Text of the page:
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Inventive Formulating Abounds Yet Questions Remain at SCC’s Scientific Seminar
By: Katie Schaefer, C&T magazine
Posted: June 23, 2010
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The topic of color cosmetics continued in a talk by Juergen Walker, PhD, senior scientist at BASF, who discussed the challenges associated with formulating with effect pigments. Walker’s staff examined the challenges of formulating titania coated mica and titania coated borosilicate in shampoo, cream, lipstick and pressed powder. While effect pigments had little effect on the viscosity of shampoo, they lowered the viscosity of a cream by nearly 45%. With lipstick, the team concluded that the breaking point influence on lipstick results from formulation and processing variations of the base and not the effect pigment. The largest challenge when formulating with effect pigments is seen in pressed powder, where the pigments are at their highest use levels. There, to achieve an effective product with effect pigments, adjustments must be made with regard to wet and dry binder content, press pressure and pigment loading.
Jane Hollenberg of JCH Consulting then transitioned the pigment discussion to surface treatments. Hollenberg worked with Gelest to use hydrophilic silanes to improve pigment wetting and dispersion in water-based formulations. According to Hollenberg, with a hydrophilic silane, one can use a higher pigment load due to a lower viscosity. In addition, energy input to achieve pigment dispersion can be greatly reduced.
Rounding out the morning’s presentations was Santash Yadav, PhD, of ISP, who discussed luster measurements of lips treated with six lipstick formulations containing different polymers. Yadav’s team used digital photography and image analysis to measure luster from lipsticks applied on a mannequin and the team found that the formulation containing VP/eicosene copolymer exhibited the highest amount of luster.
During the luncheon following the morning session, the SCC announced the student Poster Award winners. The awards were given by Don Katz of DD Chemco, the award sponsor. In fourth-place was Amber Evans from the University of Cincinnati, who won for her poster, “Water Hardness and Human Hair: An Investigation of the Structural Implications of This Interaction." In third-place was Jody Ebanks of the University of Cincinnati for her poster, “Quantitative and Qualitative Analysis of Melanosome Degradation and Processing by Epidermal Keratinocytes of Distinct Racial Sources.” Second-place went to Laura Anderson of the University of Southern Mississippi for her paper, “First Generation Formulation and Rheology Study of Multi-mechanistic Cosmetic Coating to Protect Skin from Thermal Energy.” Finally, first-place was awarded to Michelle McCluskey of the University of Southern Mississippi for her paper, “Formulation Optimization and Texture Analysis of Multi-mechanistic Cosmetic Coating to Protect Skin from Thermal Injury.”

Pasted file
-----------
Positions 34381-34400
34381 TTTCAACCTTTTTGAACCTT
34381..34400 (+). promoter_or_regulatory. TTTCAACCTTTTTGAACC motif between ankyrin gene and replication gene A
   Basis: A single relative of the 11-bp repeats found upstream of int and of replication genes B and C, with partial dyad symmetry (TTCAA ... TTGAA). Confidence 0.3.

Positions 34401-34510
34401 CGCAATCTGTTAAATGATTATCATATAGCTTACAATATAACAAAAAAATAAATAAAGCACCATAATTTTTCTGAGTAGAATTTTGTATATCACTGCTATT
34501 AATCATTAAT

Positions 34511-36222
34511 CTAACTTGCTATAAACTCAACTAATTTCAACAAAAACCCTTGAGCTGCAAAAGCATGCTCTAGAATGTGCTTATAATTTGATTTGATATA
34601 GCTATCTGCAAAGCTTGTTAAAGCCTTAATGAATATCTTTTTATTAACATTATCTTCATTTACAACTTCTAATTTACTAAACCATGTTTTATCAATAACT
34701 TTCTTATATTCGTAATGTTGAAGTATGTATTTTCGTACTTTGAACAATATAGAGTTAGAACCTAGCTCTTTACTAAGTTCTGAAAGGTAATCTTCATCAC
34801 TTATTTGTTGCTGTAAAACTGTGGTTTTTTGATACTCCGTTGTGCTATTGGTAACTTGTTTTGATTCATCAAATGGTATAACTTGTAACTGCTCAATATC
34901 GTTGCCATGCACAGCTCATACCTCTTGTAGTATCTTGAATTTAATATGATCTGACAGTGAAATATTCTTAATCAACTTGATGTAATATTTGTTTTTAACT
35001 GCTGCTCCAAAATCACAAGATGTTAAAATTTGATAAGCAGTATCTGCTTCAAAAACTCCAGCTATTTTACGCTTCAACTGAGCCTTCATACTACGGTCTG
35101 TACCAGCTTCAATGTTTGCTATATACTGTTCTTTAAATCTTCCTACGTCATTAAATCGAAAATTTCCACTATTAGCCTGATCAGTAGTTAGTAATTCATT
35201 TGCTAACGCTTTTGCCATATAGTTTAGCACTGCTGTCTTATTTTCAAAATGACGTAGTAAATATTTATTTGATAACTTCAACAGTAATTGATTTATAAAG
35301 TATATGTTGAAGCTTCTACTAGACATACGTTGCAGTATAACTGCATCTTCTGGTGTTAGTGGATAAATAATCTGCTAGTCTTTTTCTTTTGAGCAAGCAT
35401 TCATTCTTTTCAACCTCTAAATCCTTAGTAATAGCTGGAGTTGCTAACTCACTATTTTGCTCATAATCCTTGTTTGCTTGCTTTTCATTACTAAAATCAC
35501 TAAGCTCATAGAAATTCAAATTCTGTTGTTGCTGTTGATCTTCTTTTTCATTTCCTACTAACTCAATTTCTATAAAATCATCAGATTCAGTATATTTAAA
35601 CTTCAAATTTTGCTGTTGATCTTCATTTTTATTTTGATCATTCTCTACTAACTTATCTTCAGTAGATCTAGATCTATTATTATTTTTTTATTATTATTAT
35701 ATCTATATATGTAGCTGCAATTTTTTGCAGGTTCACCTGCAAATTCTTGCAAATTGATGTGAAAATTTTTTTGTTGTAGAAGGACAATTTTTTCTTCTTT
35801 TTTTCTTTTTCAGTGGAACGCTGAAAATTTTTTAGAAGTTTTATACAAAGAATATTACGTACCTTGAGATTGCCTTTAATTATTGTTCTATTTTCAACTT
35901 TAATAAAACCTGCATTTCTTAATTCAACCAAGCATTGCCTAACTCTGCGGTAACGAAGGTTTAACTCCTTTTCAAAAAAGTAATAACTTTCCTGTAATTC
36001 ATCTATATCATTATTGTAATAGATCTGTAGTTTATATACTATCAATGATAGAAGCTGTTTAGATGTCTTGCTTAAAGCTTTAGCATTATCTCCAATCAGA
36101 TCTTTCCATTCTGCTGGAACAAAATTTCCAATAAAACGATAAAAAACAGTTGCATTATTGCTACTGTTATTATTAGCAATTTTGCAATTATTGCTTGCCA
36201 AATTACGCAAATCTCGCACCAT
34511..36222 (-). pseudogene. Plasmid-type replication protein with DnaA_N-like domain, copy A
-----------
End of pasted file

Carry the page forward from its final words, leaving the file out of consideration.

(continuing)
Attendees then reconvened for the last of the sessions, which focused on the blending of dermatology and cosmetology with personal care products. The keynote speaker was dermatologist Zoe Diana Draelos, MD, who discussed the foggy line between drugs and cosmetics. According to Draelos, “Drugs and cosmetics are what you say they are, and what you say they do,” meaning that because this line often is blurred, the claims associated with the product dictate whether it is a drug or a cosmetic. Draelos noted the ongoing definition of cosmetics vs. drugs but added that water, petrolatum and glycerin, common personal care ingredients, are some of the most skin structure modifying substances known to dermatology. She has seen little formulation differences between cosmetic moisturizers and prescription moisturizers and concluded that the line between the two is becoming more blurry with actives in skin care and cosmetically elegant prescription skin care.